The Downfall of Osen (折鶴お千, or Orizuru Osen) is a 1935 silent film directed by Kenji Mizoguchi and with benshi accompaniment. It stars Isuzu Yamada (who's also in both of Mizoguchi's 1936 films, Osaka Elegy and Sisters of the Gion) and is based on a novel by Izumi Kyōka, which I think has yet to be translated into English.
This is one of Mizoguchi's most acclaimed early films, but it didn't hold my attention as much as The Water Magician (1933), to which it's similar in terms of themes: the maternal lover, the destitute and ostensibly asexual boy who dreams only of completing his education, the woman's total sacrifice of body and mind for the boy's success. In The Water Magician, the heroine Shiraito (played by Takako Irie), ultimately sacrifices her very existence, though interestingly Mizoguchi chose with Osen to have her first go insane rather, obsessed past the brink of madness as she was to protect the boy from the corruption and evils of society.
A couple other things struck me with this one. First, the narrative is nonlinear. It begins with the boy (now a man and doctor) and Osen at a train station, where operations are temporarily shut down due to a freak downpour. Neither knows the other is there. Both are lost in their memories. And much of the rest of the film is composed of flashbacks (also not chronological) and even a flashback within a flashback to a time way before the train station sequence, and then towards the end of it all the story returns us to the station before continuing into "the future." What? This is postmodernism, but wasn't the postmodern narrative introduced in films a decade or two later? What other 1930s movie does this?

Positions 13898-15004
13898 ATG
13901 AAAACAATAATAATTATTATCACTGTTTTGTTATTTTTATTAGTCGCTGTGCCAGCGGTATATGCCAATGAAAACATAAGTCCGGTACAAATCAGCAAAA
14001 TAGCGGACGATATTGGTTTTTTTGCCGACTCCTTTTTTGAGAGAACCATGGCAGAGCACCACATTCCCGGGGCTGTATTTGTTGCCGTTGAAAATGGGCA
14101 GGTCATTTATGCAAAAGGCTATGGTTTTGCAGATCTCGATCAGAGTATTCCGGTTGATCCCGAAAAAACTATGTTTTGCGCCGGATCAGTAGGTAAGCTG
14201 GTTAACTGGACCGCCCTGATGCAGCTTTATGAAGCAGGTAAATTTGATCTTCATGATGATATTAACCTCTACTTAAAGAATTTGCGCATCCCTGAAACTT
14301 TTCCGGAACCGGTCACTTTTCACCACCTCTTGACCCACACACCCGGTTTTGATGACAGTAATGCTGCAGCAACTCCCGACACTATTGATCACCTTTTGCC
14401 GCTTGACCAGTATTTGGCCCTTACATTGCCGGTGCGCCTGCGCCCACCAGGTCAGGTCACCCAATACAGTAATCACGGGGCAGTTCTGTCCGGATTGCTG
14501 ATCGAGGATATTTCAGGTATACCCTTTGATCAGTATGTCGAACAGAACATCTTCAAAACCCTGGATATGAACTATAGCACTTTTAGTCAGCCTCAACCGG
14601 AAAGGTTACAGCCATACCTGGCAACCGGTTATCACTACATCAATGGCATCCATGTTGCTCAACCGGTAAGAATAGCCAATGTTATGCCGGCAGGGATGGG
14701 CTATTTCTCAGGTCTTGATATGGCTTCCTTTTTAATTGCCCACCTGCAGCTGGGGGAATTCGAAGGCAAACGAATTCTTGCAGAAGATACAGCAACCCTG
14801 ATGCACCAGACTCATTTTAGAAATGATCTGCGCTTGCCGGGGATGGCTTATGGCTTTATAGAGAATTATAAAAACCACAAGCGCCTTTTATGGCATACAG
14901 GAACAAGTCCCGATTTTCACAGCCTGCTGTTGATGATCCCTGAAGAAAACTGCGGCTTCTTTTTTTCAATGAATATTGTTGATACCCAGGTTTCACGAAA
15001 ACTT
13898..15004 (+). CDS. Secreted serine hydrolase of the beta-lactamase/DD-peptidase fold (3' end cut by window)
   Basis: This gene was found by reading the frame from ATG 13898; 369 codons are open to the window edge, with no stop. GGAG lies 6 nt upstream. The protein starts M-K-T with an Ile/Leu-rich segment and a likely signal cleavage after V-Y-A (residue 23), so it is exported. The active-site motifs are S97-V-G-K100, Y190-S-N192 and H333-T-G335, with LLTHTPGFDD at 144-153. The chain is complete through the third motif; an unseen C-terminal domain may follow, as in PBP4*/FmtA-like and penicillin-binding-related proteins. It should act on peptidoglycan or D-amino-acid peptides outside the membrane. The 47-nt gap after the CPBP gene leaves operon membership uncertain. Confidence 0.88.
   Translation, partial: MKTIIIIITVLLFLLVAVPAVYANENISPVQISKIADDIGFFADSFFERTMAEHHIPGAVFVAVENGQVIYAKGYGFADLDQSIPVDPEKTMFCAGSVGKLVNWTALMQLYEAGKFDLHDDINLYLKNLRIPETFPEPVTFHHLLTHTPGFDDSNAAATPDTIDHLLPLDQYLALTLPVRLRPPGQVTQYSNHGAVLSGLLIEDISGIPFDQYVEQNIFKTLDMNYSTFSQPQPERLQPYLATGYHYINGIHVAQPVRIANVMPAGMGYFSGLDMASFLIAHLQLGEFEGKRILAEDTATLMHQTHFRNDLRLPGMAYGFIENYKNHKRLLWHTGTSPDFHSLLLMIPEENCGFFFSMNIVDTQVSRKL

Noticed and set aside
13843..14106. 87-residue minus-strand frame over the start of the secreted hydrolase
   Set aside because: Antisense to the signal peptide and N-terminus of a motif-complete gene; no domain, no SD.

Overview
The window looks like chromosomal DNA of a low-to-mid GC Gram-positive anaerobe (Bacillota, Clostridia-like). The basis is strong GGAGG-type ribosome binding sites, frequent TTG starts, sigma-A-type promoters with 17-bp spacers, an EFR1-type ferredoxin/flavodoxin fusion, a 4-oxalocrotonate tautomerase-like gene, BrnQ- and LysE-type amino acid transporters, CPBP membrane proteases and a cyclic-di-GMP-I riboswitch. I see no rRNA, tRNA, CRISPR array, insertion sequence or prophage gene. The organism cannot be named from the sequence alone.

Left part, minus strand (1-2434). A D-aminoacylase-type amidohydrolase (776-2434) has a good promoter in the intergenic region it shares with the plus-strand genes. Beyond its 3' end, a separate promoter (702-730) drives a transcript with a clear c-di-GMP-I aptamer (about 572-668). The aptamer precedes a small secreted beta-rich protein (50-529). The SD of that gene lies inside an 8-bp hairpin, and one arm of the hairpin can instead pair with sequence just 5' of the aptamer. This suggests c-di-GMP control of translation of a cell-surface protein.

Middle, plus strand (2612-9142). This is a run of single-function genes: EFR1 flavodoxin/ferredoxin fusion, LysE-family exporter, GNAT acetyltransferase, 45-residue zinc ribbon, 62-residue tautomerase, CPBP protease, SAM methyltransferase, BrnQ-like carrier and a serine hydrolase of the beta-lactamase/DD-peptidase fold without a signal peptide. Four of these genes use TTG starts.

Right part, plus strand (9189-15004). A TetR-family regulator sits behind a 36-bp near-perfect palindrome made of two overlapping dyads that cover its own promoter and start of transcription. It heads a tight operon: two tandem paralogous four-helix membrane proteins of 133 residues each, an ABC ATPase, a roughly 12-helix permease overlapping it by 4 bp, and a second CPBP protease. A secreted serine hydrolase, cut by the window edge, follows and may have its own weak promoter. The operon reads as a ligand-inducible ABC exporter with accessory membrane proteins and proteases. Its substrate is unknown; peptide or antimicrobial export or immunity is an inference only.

Second, I've read enough about Mizoguchi to get a sense that film scholars and critics tend to focus on the female characters and their roles in his films. But what about the male roles? With The Downfall of Osen I started imagining the Mizoguchi heroine as a pinball being knocked about until she ultimately falls and disappears between those final flippers. The bumpers are types of guys: innocent, iniquitous, dutiful, immoral, religious, etc. Sure our focus is centered on her as she tries to navigate these obstacles, sometimes nurturing but always bearing the brunt of what comes out of their mostly self-serving actions, but Mizoguchi was no doubt equally aware of the roles and representations of men in his pictures, and he may have interpreted his own desires, responsibilities, and conflicting inclinations through those male characters and probably how his own behavior might affect the other sex.
Mistress of a Foreigner
Mistress of a Foreigner (1930) (based on a novel by Gisaburo Juichiya) was also directed by Mizoguchi, but only around four minutes of it are known to exist. I watched what's left of the film after seeing The Downfall of Osen, and it's basically a dance performance set to music and book-ended by scenes of waves lapping a shoreline. Unfortunately there's very little information available in English or Japanese about this fragment or the film itself.